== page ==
“Abraham said to his servant, the oldest of his household, who had charge of all that he owned…” Gen. 24:2a

Though Abraham’s servant is not named in this chapter, the popular belief among most scholars is that the servant is Eliezer of Damascus, who is first mentioned in Genesis 15:2 as being the potential heir for Abraham’s house.  It may be of note that the numerical value of Eliezer’s name is 318, which we are told is the number of men that went into battle with Abraham against the four kings (Gen. 14:14), so there is speculation that Eliezer was with Abraham in battle, or perhaps that having Eliezer in battle was as if having 318 men.

If we regard Isaac, in light of the substitute sacrifice scenario, as a picture of the Christ, and we see Rebekah as a picture of the church (as the bride of Christ in the book of Revelation), then we see that this unnamed servant is sent forth to seek out the bride for Christ.  So, we must consider that this servant may be a picture of the Holy Spirit.

Aside from the above, we see some similarities between the servant and what we know of the Holy Spirit:

  • The servant got Rebekah to leave her old life behind, and almost all she had, to be married to Isaac in a new life.  This too is the calling of the follower of Christ.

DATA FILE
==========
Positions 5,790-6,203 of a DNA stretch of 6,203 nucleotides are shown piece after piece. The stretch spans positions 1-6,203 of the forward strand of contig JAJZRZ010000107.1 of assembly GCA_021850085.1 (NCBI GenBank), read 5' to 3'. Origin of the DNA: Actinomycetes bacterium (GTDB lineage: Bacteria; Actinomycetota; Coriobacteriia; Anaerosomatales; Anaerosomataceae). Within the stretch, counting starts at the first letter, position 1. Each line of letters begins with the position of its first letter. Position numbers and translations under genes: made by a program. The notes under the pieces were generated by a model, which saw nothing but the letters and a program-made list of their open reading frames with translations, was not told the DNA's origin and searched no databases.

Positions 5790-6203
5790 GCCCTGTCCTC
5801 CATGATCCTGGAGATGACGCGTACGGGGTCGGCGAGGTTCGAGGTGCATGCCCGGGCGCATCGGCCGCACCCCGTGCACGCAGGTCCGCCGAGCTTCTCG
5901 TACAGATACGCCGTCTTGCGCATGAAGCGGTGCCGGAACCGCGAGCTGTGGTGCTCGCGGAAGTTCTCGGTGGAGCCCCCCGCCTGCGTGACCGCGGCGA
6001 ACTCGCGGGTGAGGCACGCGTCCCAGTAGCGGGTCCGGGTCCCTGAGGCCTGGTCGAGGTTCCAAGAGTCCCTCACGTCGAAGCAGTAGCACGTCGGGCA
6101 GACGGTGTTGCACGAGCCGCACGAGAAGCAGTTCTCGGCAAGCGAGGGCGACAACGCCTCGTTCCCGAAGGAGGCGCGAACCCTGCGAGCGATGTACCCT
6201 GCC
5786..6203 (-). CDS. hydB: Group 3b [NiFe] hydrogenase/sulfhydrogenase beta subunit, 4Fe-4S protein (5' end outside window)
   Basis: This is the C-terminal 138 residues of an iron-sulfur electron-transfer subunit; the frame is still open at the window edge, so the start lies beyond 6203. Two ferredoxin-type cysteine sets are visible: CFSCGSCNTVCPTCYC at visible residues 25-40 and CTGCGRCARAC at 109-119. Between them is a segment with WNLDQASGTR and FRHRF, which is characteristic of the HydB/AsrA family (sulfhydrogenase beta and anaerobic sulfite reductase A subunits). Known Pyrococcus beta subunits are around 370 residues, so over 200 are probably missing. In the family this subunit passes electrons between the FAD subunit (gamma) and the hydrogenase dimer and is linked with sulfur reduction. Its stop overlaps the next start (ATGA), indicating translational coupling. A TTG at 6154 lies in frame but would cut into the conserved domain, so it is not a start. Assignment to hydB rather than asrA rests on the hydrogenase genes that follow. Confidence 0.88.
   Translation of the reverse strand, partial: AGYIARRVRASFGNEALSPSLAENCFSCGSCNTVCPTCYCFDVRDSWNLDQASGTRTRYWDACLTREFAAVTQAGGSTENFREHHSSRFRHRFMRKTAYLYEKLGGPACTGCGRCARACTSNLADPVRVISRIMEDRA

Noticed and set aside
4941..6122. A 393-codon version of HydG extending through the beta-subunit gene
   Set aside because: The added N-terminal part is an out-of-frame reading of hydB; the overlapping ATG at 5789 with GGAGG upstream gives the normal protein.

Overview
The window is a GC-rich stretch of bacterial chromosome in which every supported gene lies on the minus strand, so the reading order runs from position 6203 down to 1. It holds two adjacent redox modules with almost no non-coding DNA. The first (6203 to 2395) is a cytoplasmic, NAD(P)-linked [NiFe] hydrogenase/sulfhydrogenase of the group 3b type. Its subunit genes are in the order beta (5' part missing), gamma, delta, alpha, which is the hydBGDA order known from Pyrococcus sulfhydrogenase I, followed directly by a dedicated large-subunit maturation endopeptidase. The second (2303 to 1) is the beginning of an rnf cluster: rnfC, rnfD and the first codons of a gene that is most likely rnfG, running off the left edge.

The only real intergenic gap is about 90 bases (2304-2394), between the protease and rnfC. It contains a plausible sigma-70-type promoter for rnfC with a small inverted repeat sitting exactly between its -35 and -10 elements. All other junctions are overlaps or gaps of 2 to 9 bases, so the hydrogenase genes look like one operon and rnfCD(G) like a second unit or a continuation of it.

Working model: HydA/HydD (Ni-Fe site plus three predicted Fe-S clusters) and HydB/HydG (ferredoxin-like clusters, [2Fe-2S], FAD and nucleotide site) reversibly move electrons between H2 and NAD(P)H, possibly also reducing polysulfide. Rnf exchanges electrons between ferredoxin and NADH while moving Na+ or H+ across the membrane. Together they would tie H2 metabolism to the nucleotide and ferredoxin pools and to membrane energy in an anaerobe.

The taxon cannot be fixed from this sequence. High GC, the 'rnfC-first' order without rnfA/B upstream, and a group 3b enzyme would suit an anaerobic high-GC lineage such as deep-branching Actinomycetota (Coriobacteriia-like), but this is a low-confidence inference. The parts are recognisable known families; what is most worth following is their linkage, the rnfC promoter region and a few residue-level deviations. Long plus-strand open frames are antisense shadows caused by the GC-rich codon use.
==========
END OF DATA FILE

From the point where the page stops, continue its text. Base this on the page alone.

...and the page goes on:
• John 16:13 of the New Testament tells us of the Holy Spirit “He will not speak on His own initiative, but whatever He hears, He will speak”.  In this story we see how the unnamed servant takes very specific instructions from Abraham, and repeats them, almost verbatim, to Rebekah’s family.
  • The servant brings the good gifts of his master for the bride.  The church receives the gifts of God from the Holy Spirit.
  • In this chapter, the Unnamed Servant refers to both Abraham and Isaac as his master.  (see vv. 9, 10, 27, 35, 36, 37, 42, 48, 50, 52 as referring to Abraham and v. 65 as referring to Isaac.  This is a picture of how the Holy Spirit is co-equal with God and Christ the Messiah.  This is similar in nature to the Christian doctrine of the Trinity/Triune nature of God.

There are many other such examples of parallels to this betrothal story as well.

According to http://www.abarim-publications.com, Eliezer’s name appears to mean ‘God’s help’ or helper of God:

The name Eliezer is a compound of two elements. The first part is the word el (El 93), the common abbreviation of Elohim, meaning God (or gods). The second part comes from the verb azar (azar 1598) meaning help, support. This verb is quite common and used in all expected ways. Most notable is its usage in describing the function of Eve to Adam, ‘It is not good for the man to be alone, I will make him a helper suitable for him’  (http://www.abarim-publications.com/)

The types set forth in this chapter are just more reminders that all scripture is by design.  Christ said that it was the law and the prophets that testified of Him, and I believe that is true in stories such as this.

Full reference:

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